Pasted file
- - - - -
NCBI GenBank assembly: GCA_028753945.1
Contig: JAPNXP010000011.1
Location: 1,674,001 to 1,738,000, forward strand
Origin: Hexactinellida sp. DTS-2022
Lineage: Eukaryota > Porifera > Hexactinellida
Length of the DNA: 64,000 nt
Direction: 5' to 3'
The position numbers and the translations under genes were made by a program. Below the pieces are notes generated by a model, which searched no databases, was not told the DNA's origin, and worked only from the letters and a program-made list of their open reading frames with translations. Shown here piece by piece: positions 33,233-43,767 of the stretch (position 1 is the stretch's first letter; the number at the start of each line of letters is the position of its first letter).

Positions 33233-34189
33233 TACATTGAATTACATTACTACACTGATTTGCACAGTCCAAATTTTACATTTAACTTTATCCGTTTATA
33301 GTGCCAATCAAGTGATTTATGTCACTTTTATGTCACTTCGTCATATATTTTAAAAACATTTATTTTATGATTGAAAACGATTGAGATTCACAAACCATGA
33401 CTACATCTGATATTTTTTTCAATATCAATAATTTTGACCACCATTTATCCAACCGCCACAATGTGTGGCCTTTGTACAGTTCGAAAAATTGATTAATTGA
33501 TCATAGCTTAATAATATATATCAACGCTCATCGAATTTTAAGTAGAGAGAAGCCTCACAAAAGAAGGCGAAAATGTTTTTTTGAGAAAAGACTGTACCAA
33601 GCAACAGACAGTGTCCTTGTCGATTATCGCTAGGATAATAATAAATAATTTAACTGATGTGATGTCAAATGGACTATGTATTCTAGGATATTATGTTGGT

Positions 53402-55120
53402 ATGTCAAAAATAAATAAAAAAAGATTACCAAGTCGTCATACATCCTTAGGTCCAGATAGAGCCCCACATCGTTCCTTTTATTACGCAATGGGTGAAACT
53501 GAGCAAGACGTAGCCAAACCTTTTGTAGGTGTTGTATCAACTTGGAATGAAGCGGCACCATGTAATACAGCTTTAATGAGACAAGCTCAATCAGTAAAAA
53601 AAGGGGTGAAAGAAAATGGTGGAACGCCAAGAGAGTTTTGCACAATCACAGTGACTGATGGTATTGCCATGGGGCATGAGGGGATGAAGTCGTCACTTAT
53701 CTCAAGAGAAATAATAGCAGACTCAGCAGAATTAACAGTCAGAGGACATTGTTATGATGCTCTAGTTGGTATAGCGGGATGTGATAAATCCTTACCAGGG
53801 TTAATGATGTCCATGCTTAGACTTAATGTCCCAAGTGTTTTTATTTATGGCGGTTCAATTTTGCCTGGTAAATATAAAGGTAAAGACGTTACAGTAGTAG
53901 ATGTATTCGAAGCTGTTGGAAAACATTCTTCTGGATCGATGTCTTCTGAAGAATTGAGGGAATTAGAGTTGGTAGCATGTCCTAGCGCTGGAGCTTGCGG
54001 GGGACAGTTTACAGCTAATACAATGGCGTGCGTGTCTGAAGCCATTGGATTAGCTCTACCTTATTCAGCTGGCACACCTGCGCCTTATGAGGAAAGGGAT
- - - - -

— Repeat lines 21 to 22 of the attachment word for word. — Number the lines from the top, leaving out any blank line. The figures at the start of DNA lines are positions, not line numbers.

53901 ATGTATTCGAAGCTGTTGGAAAACATTCTTCTGGATCGATGTCTTCTGAAGAATTGAGGGAATTAGAGTTGGTAGCATGTCCTAGCGCTGGAGCTTGCGG
54001 GGGACAGTTTACAGCTAATACAATGGCGTGCGTGTCTGAAGCCATTGGATTAGCTCTACCTTATTCAGCTGGCACACCTGCGCCTTATGAGGAAAGGGAT